Metaphors of the Graphically Challenged
If you’ve ever seen a network diagram then you’ve probably noticed that somewhere in the picture is a little storm cloud labeled “Internet.” Typically, IT guys are not very artistic so drawing a cloud to represent the Internet is something that even the most graphically challenged geek can accomplish. Truth is, the Internet is a very big place that exists as an intellectual abstract of an otherwise boring ether of electronic signals. So depicting it as a cloud is just as effective as say, a muffin or a bowl of noodles. So when application developers introduced a new way of using the Internet to process our data they decided to call it “Cloud Computing.” Catchy, huh?
Internet, yes. Computer, no.
Software as a Service (SaaS) is the term used for the aspect of using the Internet browser (whether on a computer or a phone) to do the work of an application (such as MS Word). So now, you don’t need to worry about “having the software.” Instead, the only real requirement (other than a device) is a connection to the Internet. How convenient!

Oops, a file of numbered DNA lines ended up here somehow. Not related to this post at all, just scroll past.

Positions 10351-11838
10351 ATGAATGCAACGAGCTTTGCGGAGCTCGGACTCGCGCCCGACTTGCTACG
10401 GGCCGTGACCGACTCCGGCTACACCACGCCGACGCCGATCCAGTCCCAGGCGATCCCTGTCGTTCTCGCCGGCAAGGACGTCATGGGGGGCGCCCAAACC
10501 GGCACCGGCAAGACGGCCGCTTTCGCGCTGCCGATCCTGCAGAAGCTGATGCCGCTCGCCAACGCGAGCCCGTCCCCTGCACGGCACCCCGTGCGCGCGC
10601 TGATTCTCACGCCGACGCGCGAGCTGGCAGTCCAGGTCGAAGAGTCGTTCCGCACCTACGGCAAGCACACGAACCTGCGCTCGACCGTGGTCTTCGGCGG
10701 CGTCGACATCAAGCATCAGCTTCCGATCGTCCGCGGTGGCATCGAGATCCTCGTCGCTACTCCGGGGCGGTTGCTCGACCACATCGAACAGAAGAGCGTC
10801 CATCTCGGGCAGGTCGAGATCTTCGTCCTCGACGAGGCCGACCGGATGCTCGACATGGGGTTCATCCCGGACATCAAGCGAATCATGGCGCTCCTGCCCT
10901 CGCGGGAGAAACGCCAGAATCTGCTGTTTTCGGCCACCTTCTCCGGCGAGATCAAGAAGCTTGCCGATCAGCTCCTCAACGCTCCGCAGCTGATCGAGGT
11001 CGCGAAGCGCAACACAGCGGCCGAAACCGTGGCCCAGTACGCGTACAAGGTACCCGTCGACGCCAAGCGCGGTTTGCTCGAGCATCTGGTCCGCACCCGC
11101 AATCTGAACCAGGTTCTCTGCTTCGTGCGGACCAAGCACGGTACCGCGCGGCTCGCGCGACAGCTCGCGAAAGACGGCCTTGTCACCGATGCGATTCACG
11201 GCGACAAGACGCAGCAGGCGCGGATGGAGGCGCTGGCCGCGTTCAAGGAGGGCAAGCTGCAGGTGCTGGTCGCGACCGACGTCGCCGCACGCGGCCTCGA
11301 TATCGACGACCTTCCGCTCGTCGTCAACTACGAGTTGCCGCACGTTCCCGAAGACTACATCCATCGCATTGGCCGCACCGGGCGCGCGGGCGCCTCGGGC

Convenience vs. Trust
Just so you know, security guys are almost never impressed with things that are convenient (e.g. unlocked doors, ATMs, online banking, leaving your keys in the ignition, etc.). Convenience is usually the enemy of security. And there’s the rub: the convenience of Cloud Computing requires trusting what is fundamentally referred to as an “untrusted network.”
In the past, we’ve stored the software and the data on the computer right in front of us and it’s hard enough to secure even that situation. What ability do we have to safeguard the information being stored and processed on an anonymous and unseen Internet server?
Opaque solutions for clear problems.
Certainly Cloud Computing offers some seductive benefits. For example, we could avoid the high cost of storage arrays by simply dumping all of our corporate data into the cloud. Not only would it be there forever, but it would solve our document retention problems overnight. Unfortunately, we might be out of business when we woke up the next day to read how that cloud provider has been hacked or unexpectedly gone out of business.